Festivals

Wilderness Festival- because here we all belong

So, it’s been a few days but I’m still on a high from what was such a special event. Wilderness is just pure love, and gin and tonic joy! Where you are in a community where you feel you all belong, where there is no outsider, there is no “better than” and there is no class divide. This was my first time and hopefully won’t be my last.

It was all rush rush rush leading up to getting on the coach and when I did, all my stresses (mainly at fighting my way through rush hour commuters which made me feel FML on several occasions!) literally seemed to melt away. Cornbury Park, the festivals location, is in a really beautiful location (I mean REALLY, so gorgeous) in a part of Oxford and the UK not really known to me. I now realise I need to fix that.  It’s about a 10 minute drive from the village of Woodstock and the Royal Blenheim Palace and the grounds of the festival are just dreamy and almost made for such an event. Who has a freshwater lake in the middle of a festival?!

I arrived at 12.30pm via National Express on the Thursday. I was grumbling a bit that it was a bit early, as it left London just after 10am and we were unable to access the festival until about 3.30pm that day. However, on the positive it was absolutely perfect in that the fields were empty of tents and I got to see them in their untouched glory, plus we had our pick of where to pitch up. The National Express is also such a convenient way to get there and took me just over 2 hours direct from Victoria. Totally recommend it- easy and environmentally friendly too. It was super chilled both ways, with everyone snoring on the way back!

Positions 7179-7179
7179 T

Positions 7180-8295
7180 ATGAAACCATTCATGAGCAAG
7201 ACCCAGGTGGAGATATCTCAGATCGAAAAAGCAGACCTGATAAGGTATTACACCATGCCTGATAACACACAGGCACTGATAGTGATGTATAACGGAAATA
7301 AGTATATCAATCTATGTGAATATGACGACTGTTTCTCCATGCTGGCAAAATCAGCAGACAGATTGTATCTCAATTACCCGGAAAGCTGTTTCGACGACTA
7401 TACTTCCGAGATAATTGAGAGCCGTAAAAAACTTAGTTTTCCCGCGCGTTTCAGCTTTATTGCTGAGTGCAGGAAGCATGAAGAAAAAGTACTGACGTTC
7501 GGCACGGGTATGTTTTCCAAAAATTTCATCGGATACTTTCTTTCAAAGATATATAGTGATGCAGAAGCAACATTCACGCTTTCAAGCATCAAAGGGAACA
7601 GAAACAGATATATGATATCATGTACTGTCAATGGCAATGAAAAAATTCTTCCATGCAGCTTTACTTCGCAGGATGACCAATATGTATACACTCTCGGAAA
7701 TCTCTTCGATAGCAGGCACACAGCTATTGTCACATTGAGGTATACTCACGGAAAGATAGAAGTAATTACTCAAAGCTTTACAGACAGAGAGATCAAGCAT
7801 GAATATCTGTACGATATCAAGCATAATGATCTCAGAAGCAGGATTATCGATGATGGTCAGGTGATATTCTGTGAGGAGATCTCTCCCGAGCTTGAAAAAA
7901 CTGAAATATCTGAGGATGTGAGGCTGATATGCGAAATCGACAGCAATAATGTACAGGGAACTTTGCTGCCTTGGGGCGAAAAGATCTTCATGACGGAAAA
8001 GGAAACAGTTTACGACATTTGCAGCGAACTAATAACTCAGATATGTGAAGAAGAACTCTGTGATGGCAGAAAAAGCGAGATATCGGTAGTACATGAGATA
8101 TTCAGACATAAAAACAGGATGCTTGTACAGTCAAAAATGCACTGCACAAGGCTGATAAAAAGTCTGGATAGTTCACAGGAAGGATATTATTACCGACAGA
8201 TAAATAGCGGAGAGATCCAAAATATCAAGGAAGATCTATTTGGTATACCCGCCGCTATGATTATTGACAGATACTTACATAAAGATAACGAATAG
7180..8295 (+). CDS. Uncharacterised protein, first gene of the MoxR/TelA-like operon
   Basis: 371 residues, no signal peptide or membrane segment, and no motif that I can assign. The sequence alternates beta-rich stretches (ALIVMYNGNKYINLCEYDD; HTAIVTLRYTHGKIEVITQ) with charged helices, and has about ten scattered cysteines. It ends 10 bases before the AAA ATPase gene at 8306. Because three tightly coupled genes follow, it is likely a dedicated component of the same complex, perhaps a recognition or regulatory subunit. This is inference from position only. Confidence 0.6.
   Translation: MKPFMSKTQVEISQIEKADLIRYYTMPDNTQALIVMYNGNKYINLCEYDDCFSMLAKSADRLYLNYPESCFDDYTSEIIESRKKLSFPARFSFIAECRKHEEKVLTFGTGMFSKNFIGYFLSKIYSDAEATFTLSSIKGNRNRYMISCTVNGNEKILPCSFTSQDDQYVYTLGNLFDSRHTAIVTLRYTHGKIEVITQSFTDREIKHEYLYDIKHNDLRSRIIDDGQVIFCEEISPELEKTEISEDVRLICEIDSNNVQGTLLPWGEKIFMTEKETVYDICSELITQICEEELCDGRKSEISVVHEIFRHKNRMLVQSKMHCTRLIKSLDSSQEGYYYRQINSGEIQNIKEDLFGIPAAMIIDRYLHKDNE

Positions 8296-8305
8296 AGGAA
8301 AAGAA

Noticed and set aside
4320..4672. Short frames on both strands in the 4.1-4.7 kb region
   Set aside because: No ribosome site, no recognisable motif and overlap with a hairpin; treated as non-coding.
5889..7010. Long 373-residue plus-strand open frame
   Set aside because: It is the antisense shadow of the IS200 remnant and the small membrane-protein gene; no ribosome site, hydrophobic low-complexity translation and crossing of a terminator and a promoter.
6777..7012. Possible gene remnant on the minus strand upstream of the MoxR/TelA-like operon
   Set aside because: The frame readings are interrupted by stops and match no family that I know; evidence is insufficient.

Highlights

I have so many warm and wonderful highlights!

-The talks were exceptional. I’m excited to tell you about them, they were honestly so good.  I listened to Anna Hart in the “Book Tent” discussing ethical travel and her book “Departures” which is a book of Anna’s solo travel adventures. Anna was funny and interesting in discussing her work, and answered questions on how to get published and committing to your own style of writing.  She discussed ethical travel as to think about including getting the “holiday prep” such as nails and tanning done in the travel you are arriving in, to support the local people. To consider booking the local accommodation or bed and breakfast’s rather than chain hotels. To consider going further for longer periods of time or going away long haul less often. Small and totally achievable things. She made me think, she made me laugh, she has an impressive CV,  and was so down to earth and lovely. She ALSO gave a really exciting sounding travel trip (I scribbled it down!) called “Do the North” which are short kayaking experiences in Sweden where you totally switch off and get away from it all. Including links for Anna’s book and the “Do the North” experience here: https://www.amazon.co.uk/Departures-Guide-Letting-Adventure-Time/dp/0751569569 and https://dothenorth.com/